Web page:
In the town of Maalula, just outside Damascus, many people still speak Aramaic, the language of Jesus Christ. It’s one of the very few places in the world where that tongue is still spoken. Some children don’t even learn Arabic, the official language of Syria, until they start school.
The buildings of the mostly Greek Catholic town of Maalula cling to the side of a steep hill. Many of them are light blue in color, giving the landscape an otherworldly feel, something fragile yet lasting, and completely unusual.
Christian symbols, such as this statue of Jesus Christ, are present throughout the predominantly Muslim country.
Damascus’ Umayyad Mosque, one of the holiest shrines in Islam, at night. The mosque you see today was built on the site of an ancient pagan temple.
The facade of the Umayyad mosque in Damascus, Syria, one is Islam's holiest sites. When Christianity became the official religion of the Byzantine Empire, a basilica to St. John the Baptist was built on the site where the mosque now stands. The head of St. John the Baptist is reportedly buried in the mosque.
Massive columns remain from a pagan temple, which was at once the Temple of Hadad — and later the Temple of Jupiter in Damascus, Syria.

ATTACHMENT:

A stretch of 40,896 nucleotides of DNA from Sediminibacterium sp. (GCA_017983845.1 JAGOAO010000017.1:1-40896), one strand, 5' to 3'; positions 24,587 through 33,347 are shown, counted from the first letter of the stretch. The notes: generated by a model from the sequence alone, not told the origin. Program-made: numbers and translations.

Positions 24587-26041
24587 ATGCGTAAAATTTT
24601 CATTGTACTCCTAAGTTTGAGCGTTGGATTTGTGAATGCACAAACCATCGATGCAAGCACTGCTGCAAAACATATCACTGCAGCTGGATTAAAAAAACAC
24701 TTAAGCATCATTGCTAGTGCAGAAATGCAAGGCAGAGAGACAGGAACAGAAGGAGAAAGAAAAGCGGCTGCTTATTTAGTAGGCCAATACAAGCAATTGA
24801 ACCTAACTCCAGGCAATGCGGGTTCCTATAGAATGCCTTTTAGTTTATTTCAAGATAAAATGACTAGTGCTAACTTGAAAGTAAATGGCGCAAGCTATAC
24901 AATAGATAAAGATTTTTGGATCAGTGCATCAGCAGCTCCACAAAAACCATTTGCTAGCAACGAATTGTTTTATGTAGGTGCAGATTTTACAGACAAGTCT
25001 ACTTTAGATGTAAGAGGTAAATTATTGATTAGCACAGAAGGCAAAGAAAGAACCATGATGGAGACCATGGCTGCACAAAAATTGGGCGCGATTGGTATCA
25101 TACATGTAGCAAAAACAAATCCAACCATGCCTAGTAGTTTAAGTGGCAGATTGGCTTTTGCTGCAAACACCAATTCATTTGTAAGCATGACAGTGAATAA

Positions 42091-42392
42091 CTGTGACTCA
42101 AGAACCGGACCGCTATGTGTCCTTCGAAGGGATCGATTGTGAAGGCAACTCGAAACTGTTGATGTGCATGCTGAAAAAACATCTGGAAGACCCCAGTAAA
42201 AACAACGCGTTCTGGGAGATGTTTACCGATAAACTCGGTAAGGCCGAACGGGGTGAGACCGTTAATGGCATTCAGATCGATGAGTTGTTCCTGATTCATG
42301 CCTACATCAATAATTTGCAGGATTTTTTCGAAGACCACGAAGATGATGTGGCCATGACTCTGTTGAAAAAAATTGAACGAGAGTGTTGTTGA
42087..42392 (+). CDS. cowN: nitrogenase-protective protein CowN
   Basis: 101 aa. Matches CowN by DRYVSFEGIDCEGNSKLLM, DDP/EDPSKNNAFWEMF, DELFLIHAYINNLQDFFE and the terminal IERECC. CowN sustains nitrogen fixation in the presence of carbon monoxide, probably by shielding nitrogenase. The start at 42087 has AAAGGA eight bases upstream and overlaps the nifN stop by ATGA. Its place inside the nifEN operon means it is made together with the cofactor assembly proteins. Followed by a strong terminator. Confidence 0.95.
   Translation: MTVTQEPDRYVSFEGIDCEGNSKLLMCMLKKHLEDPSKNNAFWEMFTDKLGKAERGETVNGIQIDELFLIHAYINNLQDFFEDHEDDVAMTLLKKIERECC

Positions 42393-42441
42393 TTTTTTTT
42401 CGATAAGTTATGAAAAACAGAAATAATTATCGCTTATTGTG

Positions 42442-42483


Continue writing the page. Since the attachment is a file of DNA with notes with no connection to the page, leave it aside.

Christians light candles in St. George's Monastery.
The Crusader castle Krak des Chevaliers has a sacred room with both Christian altars and Muslim prayer niches.
Crowds outside the Umayyad Mosque in Damascus, Syria.
The Christian Chapel is also a site of Muslim prayer at the Crusader castle of Krak des Chevaliers.
St. Paul converted to Christianity on the road to Damascus, and the country just recently celebrated 2000 years since his birth, in a year-long nationwide commemoration. This cafe dedicated to the Christian saint is in the Damscus' Christian Quarter.
The Mother Superior of the Convent of St. Thekla, Pelagia Sayaf, poses with Amy. Pelagia attributes many miracles to St. Thekla, and pilgrims travel to the convent every year in search of healing.
The Syrian Ministry of Tourism recently invited journalists from around the world to view Syria's treasures from the capital city of Damascus to the ancient cities of Bosra and Palmyra. Fox News went along for the ride.